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Star Adventurer-Max achievable unguided exposure time? (deep sky)

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#1 Naraya

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Posted 09 September 2019 - 10:39 AM

I'm wondering exactly how far I can push my star adventurer without Autoguiding

 

From what i know, i think these 2 are the most important:

  • Polar alignment
  • Balance

Let's say i perfect my polar alignment using the star drift technique, and get perfect balance on my mount (east-side heavy, telescope as close to the mount as possible).

 

What could be the maximum obtainable exposure i can get, and what would be the keeper rate?

 

 

 

 

 



#2 Jim Waters

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Posted 09 September 2019 - 10:53 AM

You forgot to include one item - F.L. of your imaging lens / scope.  I have gone up to 3 minutes with my 200mm lens.



#3 Naraya

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Posted 09 September 2019 - 11:04 AM

You forgot to include one item - F.L. of your imaging lens / scope.  I have gone up to 3 minutes with my 200mm lens.

Oh whoops! How could i forget about that! Im using an APS-C sized sensor with a 80mm f5 refractor (400mm focal length & 1kg weight)

 

I'll be upgrading to a 72ed soon, it's only a 20mm focal length increase although it is double the weight of the 80mm frac.



#4 Jim Waters

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Posted 09 September 2019 - 11:42 AM

I would search www.astrobin.com and look for examples.  I think you will be limited to about 45-60 seconds max.  What's the F.L. of the 72mm?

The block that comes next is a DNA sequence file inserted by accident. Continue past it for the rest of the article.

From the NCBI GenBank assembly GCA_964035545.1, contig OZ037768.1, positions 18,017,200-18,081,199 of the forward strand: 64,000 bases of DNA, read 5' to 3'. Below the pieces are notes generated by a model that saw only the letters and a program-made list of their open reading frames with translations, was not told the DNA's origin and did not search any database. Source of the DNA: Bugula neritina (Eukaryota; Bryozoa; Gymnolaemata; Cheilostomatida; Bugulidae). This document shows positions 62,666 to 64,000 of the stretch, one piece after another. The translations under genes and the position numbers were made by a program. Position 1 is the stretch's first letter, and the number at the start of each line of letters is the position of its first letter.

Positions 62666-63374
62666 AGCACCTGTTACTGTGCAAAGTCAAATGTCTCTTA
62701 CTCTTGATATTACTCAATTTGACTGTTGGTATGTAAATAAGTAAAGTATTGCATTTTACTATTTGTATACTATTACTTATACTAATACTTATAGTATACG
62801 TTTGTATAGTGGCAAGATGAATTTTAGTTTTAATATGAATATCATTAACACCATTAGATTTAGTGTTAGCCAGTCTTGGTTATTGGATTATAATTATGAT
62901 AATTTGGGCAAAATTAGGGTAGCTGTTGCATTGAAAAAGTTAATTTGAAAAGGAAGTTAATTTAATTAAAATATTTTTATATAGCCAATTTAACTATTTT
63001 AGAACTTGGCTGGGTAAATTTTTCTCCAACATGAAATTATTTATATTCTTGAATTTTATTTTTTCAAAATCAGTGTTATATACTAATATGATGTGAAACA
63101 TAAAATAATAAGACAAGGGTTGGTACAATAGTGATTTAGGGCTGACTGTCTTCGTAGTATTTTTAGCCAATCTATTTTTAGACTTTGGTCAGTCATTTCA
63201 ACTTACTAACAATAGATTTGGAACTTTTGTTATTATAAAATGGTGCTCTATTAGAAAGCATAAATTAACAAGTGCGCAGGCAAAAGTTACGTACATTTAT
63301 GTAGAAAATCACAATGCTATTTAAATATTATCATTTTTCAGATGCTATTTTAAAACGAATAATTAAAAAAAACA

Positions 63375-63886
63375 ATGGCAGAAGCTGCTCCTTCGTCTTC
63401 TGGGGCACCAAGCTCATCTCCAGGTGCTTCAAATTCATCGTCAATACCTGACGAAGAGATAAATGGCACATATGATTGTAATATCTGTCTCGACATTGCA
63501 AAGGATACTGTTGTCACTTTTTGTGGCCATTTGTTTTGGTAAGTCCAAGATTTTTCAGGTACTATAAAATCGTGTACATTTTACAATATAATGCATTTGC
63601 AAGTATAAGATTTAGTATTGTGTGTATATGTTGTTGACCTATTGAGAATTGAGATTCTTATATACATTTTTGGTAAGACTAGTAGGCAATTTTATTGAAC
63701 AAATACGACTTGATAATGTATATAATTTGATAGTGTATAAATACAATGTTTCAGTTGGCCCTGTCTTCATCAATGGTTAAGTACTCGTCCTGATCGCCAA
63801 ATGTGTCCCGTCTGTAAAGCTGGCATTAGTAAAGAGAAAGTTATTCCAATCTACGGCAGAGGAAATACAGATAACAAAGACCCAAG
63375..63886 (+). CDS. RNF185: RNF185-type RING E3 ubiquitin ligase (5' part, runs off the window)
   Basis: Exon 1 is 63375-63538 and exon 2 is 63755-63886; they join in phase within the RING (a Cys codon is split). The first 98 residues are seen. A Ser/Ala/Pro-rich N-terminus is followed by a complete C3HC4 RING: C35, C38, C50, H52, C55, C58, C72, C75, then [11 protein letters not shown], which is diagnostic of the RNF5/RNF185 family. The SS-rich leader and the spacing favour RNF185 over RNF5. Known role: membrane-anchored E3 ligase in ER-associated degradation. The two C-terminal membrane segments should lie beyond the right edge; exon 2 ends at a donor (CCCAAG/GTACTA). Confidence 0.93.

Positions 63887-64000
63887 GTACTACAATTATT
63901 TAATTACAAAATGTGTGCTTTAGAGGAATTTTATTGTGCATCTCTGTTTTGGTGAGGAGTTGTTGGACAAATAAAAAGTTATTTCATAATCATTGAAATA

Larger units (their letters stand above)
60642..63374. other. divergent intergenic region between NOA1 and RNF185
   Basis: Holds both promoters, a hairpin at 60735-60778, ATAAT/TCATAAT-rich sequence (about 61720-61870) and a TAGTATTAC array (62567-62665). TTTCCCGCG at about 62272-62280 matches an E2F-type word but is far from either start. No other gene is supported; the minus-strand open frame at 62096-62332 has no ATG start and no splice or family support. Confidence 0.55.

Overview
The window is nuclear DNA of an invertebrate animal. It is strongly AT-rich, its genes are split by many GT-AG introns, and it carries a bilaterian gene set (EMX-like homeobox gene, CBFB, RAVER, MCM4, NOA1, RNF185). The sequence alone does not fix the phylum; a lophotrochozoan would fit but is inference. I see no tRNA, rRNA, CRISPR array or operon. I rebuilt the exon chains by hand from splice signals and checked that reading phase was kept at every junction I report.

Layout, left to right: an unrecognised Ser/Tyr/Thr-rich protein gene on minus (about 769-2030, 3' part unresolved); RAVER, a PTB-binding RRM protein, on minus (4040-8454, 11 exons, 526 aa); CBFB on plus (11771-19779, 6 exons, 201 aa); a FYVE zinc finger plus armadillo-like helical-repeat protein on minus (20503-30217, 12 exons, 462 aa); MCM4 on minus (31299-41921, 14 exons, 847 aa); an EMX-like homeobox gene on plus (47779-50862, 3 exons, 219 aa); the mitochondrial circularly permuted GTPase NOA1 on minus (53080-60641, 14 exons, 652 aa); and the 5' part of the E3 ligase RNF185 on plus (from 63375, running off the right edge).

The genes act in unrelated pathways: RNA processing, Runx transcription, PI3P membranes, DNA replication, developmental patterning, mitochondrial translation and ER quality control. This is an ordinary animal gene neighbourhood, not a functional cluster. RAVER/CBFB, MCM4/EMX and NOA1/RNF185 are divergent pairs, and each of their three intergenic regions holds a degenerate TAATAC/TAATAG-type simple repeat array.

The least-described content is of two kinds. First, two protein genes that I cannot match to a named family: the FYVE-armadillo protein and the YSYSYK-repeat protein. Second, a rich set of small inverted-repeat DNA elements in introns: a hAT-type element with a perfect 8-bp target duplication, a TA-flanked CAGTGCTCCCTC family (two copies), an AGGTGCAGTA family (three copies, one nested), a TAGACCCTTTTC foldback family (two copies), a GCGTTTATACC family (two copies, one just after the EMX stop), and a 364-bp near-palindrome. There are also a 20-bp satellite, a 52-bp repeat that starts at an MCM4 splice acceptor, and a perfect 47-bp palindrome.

I polar align using a QHY PoleMaster.



#5 Kevin_A

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Posted 09 September 2019 - 05:28 PM

I would search www.astrobin.com and look for examples.  I think you will be limited to about 45-60 seconds max.  What's the F.L. of the 72mm?

 

I polar align using a QHY PoleMaster.

+1



#6 Naraya

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Posted 09 September 2019 - 07:55 PM

I would search www.astrobin.com and look for examples.  I think you will be limited to about 45-60 seconds max.  What's the F.L. of the 72mm?

 

I polar align using a QHY PoleMaster.

F.L is 420mm, also most of the ones in astrobin's guided with a few exceptions



#7 Kevin_A

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Posted 10 September 2019 - 07:00 AM

Good Polar alignment and balance is critical on the unit especially at 420mm FL.

I manage about 60-90 seconds max at 300mm at a 15% throwaway rate.

Balancing is the most critical and unforgiving item I have found that directly affects the star quality (roundness).


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#8 aatdalton

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Posted 10 September 2019 - 02:18 PM

I was getting 2'30" exposures at 200mm with an APS-C DLSR with about a 75% keep rate. 

 

This was just using the built in polar scope and being very careful to re-verify my PA as the last step before letting it run.